Thanks for the info.  I'll follow that advice.  When I get nearer the stage of running everything together I'll no doubt need more help on RFI.

The old machine has been dismantled and the base for the new mk2 machine has been put onto the bench in it's place.  It's looking good so far, but getting things aligned and square is taking time, but no sense rushing this stage.

In the near future the ball screws will be sent away to have the ends machine to sit in the angular contact bearing block and have a blank shaft machined to attach a coupling to the stepper motor.  Mk1 used unmachined ball screw ends (i.e. threaded right to the end) with a complicated arrangement of thread clamps, thrust bearings and rubber tube!  It worked, but I intend to do better this time.

All for now . . .

Re: homemade cnc router mk2
« Reply #5 on: May 18, 2010, 03:43:24 PM »
Right then, I've not posted for a while because my fears about the X axis stiffness have been proved right.  I'm using the long 1200mm rails from the mk1 machine, including the pillow blocks which run on it, and they are just not stiff enough over this span.  Although they are 25mm hardened rails, they have too much flex.  I can deflect them a mm or two by hand in the centre, which means that the main gantry will sag in the middle, and also move sideways under cutting loads.

If you look at the render in an earlier post you'll see the long X axis rails.  During the design stage I had considered supported rails, and also the rail and carriage system (which I have on the Y axis), but they are expensive for this length, and I have spent alot on this hobby already!

I have therefore decided to remove the rails altogether and use ball bearings running directly on the top, bottom and outside of the base frame, which is 80x80 profile.  You can see some guide bearings in the original render, but these will be moved and added to to make the system only run on these.  I've checked the profiles with a straight edge and they appear straight enough to do this.  Bearings I have to hand are ID 5/8" (15.88mm) OD 1 3/8" (34.93mm) and width 11/32" (8.73mm) which I think will do the job.  They will mount to the gantry legs.  There will be a top pair to take the weight, a bottom pair to stop the machine tipping, and side pairs (outside) to stop the lateral movement.  They will all be slotted to allow adjustment, and I would like the side pair to be able to apply a preload by means of a thread or similar, so that the gantry hugs the rails.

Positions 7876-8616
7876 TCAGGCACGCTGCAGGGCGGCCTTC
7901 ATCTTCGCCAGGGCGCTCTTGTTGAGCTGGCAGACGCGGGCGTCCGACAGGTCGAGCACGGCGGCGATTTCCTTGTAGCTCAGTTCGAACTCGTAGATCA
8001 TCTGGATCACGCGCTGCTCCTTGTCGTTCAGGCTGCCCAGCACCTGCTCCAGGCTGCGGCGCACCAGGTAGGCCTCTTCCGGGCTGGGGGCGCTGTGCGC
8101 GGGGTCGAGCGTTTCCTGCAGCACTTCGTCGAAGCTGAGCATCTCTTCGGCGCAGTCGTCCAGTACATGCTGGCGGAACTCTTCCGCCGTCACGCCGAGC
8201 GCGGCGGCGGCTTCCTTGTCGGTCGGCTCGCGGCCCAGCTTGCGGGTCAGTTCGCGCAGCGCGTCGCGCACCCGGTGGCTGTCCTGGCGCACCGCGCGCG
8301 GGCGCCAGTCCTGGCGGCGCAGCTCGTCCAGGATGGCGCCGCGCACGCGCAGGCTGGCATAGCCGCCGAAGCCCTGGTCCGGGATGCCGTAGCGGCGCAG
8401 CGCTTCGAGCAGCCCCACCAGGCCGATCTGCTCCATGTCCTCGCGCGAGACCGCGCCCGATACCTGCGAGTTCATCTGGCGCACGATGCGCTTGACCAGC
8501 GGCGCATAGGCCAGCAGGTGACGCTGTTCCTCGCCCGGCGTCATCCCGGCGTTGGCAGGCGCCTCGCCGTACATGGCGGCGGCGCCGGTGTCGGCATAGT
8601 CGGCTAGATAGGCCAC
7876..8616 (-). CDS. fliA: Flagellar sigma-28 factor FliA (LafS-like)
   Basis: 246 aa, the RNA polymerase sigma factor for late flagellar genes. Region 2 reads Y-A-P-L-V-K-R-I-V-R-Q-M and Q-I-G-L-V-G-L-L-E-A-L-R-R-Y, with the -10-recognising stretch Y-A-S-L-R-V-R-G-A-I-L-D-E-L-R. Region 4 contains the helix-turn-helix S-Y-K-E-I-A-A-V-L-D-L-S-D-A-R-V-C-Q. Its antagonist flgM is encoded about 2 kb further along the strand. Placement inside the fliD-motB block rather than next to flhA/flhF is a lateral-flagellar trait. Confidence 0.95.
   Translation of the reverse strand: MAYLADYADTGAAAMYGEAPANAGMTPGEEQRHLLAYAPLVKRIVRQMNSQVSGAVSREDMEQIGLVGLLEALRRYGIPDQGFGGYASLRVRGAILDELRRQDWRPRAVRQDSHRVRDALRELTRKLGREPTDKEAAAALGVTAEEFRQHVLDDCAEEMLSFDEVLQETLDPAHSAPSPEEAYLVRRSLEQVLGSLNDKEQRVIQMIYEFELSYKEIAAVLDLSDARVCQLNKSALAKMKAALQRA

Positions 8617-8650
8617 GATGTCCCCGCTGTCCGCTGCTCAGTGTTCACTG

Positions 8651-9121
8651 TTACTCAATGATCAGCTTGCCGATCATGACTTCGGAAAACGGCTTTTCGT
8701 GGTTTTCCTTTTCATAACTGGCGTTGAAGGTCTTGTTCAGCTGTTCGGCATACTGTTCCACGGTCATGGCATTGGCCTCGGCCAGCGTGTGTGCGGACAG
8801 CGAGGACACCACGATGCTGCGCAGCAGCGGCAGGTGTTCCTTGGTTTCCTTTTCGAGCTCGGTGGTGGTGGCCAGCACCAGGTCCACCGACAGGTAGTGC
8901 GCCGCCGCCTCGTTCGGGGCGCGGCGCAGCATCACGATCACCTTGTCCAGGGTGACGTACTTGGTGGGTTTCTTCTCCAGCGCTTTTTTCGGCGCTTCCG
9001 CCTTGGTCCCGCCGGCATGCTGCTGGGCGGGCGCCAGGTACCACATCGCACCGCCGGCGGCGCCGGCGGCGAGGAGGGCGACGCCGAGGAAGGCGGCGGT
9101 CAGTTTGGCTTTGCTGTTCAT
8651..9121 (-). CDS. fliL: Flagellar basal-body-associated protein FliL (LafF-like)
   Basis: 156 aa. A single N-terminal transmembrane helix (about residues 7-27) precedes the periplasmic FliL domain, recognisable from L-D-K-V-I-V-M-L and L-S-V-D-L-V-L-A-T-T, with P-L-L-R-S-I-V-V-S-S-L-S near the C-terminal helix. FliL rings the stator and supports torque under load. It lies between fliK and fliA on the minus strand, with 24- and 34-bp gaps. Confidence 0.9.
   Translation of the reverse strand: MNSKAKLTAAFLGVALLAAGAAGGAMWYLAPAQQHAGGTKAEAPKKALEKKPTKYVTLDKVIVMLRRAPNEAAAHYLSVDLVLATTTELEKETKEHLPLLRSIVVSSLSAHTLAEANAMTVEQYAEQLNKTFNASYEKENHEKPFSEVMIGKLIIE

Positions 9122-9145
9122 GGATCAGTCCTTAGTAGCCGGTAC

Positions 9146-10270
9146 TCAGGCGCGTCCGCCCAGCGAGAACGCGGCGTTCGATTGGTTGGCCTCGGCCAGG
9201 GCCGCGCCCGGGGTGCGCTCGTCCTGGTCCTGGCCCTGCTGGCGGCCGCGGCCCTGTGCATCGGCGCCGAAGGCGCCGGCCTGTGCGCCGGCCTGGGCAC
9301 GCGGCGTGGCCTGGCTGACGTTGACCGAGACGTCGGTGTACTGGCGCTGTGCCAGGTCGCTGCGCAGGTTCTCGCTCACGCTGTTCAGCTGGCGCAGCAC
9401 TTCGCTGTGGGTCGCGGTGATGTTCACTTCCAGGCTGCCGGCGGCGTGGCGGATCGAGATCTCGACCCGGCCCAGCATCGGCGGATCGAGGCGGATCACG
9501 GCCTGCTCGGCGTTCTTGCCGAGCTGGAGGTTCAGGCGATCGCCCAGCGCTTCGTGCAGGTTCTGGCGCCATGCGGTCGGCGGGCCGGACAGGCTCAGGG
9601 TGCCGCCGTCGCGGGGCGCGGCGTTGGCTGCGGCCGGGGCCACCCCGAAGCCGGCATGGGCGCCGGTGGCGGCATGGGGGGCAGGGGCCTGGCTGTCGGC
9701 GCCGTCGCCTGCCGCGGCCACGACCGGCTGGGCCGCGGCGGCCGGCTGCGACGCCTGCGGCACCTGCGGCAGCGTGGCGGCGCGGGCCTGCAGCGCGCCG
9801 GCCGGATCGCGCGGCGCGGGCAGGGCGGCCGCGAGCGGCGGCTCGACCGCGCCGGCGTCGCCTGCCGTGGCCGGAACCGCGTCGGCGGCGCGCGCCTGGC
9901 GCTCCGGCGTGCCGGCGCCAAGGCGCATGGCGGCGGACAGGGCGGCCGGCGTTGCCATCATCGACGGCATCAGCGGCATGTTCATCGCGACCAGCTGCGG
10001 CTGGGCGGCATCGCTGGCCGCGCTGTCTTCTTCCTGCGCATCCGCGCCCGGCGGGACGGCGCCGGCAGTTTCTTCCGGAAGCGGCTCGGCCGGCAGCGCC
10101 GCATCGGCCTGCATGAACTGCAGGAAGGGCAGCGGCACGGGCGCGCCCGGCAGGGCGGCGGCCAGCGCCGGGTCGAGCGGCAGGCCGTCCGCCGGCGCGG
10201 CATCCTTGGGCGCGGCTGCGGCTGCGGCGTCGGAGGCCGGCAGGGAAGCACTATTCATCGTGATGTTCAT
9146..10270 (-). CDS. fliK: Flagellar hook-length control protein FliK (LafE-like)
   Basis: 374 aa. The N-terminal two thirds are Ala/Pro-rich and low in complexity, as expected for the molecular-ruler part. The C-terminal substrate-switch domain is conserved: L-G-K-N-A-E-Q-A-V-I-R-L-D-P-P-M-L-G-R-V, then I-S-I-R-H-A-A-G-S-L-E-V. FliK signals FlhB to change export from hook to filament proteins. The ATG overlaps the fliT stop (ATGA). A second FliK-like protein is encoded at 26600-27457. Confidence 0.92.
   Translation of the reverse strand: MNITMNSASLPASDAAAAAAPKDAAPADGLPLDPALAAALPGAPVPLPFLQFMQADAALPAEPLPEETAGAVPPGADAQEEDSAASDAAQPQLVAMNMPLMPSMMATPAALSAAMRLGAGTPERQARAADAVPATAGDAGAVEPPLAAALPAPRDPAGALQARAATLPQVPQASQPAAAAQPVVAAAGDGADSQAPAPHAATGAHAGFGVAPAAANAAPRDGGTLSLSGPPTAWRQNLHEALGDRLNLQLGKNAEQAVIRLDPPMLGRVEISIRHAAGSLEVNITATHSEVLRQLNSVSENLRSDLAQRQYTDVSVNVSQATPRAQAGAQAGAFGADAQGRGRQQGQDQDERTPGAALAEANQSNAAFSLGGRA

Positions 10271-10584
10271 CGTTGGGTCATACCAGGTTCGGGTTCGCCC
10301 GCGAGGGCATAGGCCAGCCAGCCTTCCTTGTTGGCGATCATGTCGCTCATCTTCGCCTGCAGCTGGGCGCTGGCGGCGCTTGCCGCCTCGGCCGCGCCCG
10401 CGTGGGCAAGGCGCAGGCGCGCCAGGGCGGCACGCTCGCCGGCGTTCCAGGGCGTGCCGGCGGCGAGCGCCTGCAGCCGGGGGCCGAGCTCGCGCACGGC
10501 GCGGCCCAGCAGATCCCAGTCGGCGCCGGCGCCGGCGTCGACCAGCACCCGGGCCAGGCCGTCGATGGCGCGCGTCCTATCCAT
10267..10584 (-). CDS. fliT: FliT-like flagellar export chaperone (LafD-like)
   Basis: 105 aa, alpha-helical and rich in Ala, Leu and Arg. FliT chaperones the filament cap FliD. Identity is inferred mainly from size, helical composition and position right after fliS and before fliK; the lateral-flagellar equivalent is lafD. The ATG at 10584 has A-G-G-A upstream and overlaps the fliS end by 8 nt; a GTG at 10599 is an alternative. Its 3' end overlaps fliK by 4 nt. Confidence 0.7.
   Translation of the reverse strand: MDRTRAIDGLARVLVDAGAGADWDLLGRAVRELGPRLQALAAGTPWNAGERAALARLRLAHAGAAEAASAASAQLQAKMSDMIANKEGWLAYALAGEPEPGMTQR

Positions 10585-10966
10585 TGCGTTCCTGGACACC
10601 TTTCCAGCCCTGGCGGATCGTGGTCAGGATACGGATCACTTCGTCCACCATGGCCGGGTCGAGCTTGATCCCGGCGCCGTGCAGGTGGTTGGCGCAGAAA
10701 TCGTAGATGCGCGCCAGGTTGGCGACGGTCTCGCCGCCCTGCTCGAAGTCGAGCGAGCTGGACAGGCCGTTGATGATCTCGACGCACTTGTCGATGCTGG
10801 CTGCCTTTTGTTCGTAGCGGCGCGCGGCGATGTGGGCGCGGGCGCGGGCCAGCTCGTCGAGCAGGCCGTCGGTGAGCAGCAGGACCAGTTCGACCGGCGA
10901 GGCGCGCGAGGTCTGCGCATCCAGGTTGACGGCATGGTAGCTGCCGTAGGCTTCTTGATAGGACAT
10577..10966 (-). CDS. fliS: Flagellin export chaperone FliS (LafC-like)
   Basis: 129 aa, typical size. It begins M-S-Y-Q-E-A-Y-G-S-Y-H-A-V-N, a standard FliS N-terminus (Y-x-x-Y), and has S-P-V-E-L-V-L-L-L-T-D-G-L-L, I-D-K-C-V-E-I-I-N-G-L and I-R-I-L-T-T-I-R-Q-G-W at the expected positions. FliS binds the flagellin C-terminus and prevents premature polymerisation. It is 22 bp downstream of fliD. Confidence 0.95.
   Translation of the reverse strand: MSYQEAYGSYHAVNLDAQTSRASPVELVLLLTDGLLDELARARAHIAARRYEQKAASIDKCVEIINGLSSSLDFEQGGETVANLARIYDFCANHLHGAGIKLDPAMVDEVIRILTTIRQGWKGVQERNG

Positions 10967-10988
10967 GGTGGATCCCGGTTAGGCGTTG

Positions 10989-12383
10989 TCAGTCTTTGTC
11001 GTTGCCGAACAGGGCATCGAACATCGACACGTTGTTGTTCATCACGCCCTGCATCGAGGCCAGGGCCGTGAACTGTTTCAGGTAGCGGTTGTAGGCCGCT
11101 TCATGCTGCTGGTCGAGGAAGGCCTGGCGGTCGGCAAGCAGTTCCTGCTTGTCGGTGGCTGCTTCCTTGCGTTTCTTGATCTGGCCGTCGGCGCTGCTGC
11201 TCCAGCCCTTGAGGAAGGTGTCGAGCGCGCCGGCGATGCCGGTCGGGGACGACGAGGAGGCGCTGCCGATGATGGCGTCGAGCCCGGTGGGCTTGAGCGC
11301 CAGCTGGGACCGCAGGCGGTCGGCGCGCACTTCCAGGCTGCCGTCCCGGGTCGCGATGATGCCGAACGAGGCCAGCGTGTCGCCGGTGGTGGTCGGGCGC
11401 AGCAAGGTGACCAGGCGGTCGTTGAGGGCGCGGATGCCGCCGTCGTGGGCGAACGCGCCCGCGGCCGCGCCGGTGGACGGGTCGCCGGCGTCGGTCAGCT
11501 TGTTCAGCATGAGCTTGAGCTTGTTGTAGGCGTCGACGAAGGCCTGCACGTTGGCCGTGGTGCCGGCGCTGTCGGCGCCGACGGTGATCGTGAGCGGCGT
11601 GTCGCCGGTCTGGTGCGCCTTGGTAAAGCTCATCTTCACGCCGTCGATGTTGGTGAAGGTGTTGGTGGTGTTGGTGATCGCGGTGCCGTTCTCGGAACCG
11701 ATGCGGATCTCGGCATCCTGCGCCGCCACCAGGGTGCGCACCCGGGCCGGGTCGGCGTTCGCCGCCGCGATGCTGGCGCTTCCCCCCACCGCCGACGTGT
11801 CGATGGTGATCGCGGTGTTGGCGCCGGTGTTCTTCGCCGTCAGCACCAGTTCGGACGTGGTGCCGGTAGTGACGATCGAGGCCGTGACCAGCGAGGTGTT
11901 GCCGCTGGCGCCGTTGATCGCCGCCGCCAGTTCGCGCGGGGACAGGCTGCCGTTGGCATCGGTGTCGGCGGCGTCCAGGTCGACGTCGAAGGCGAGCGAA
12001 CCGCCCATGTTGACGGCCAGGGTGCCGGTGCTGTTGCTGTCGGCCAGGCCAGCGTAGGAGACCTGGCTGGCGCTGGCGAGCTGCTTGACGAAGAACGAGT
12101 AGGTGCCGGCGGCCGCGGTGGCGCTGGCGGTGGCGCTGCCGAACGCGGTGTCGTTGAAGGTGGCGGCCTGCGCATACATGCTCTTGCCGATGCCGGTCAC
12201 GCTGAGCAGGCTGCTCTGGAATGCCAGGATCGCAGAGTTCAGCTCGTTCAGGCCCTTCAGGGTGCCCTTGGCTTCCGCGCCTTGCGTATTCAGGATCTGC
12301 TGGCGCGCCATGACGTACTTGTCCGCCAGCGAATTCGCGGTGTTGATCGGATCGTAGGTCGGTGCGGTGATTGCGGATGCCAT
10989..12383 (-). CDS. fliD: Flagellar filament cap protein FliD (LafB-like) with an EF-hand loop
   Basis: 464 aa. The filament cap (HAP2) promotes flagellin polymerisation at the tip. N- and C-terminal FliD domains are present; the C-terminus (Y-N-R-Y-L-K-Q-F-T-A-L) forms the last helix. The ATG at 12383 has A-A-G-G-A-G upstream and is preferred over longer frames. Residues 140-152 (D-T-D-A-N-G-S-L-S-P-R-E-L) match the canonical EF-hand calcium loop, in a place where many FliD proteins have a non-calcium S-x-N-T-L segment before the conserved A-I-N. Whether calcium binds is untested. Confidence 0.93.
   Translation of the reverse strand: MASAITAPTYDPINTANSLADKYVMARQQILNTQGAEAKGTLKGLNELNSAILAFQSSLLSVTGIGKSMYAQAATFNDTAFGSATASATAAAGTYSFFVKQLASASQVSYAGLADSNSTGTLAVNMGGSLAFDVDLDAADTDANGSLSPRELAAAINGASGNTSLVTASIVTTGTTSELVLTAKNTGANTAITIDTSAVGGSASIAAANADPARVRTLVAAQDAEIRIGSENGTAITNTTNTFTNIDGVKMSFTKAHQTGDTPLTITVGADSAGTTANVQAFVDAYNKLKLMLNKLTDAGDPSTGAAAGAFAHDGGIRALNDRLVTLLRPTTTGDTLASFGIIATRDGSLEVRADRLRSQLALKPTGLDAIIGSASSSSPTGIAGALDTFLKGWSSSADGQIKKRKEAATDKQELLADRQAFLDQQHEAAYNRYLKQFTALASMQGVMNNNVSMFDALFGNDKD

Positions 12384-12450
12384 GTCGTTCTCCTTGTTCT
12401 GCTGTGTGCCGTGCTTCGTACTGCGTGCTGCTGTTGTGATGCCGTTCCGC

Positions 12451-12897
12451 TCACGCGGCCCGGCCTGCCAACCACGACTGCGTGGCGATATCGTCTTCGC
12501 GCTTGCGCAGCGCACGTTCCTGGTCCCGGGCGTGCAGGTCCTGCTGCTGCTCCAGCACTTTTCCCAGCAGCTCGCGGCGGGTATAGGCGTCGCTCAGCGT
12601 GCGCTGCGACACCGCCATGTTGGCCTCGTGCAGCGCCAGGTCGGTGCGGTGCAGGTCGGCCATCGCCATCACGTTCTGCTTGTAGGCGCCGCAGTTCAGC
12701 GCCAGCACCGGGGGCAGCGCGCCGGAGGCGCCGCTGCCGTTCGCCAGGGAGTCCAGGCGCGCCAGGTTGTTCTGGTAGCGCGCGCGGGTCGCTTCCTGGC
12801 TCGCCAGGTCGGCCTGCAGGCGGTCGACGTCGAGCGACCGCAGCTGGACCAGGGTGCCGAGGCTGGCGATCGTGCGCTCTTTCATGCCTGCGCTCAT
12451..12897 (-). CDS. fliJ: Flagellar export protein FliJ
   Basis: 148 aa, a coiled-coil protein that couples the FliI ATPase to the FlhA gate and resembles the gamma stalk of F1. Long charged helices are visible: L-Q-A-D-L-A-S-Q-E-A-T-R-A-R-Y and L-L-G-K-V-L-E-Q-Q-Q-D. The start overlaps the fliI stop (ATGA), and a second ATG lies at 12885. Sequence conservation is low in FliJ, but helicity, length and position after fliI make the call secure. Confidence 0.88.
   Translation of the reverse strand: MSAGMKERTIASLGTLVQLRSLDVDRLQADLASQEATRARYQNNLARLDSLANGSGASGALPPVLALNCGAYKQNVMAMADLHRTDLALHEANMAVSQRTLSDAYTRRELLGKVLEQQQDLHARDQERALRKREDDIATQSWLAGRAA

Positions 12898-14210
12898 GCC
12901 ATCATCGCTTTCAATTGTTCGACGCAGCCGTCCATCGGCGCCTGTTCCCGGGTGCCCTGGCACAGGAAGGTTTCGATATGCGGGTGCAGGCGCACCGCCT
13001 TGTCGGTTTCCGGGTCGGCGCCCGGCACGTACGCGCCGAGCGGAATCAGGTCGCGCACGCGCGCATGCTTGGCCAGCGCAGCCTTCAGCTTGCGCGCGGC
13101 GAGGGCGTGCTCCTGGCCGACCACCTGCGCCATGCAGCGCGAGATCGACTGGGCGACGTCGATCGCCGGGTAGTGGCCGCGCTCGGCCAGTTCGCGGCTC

Before I go down this route, what are the pitfalls of this solution?  Will it just keep racking?  Does anyone have any photos of other machines successfully using this approach?

I'm considering adding a steel (stainless or hardened) wear plate to the top of the profile section, since this would quickly wear.  Any other thoughts?


« Last Edit: May 18, 2010, 03:46:24 PM by routercnc »
Re: homemade cnc router mk2
« Reply #6 on: May 30, 2010, 01:11:03 PM »
Sag and lateral location sorted!
Took a bit longer than expected, but I have made the modifications to allow the gantry to run directly on the aluminium profiles.  I'm pleased with the result, especially the side location bearings which I can adjust the preload on.  The gantry location is very rigid - so much better than the old unsupported rail.

Checking for racking
The gantry ballscrew loads the centre of the gantry, so the next thing I was worried about was cutting at the edges and the racking which would result.  Whilst much, much better than my previous machine, if I restrain centre and push the gantry at the edge there is a small amount of movement.  A double ballscrew is an option, but more money.  We'll see how it goes.  By the way, has anyone ever added a pulley and cable system like that used on drawing boards (remember them ?!!) to synchronise the 2 legs?

New renders and photos
The renders show the new bearing arrangement.  A pair of bearings on top take the gantry weight, and another pair underneath hold it in place (not fitted at time of taking photos).  The side location is controlled by a pair of single ball bearings (dia 3/4") retained in a plate.  These press against the outside edges of the base frame, gripping it.  The RH side is fixed to the RH leg, and the LH side is adjustable by bolting in the middle of the mounting plate on the LH leg, and a pair of pressure bolts which press against the outer edges of this plate, pre-loading the balls into the frame.  See close up photos.

Also shown is a general photo with the gantry in place, z axis starting to take shape.

On Tuesday the ballscrews will be machined to fit into angular contact bearings.  Then stepper mounting brackets need to be made.  Starting to come together now.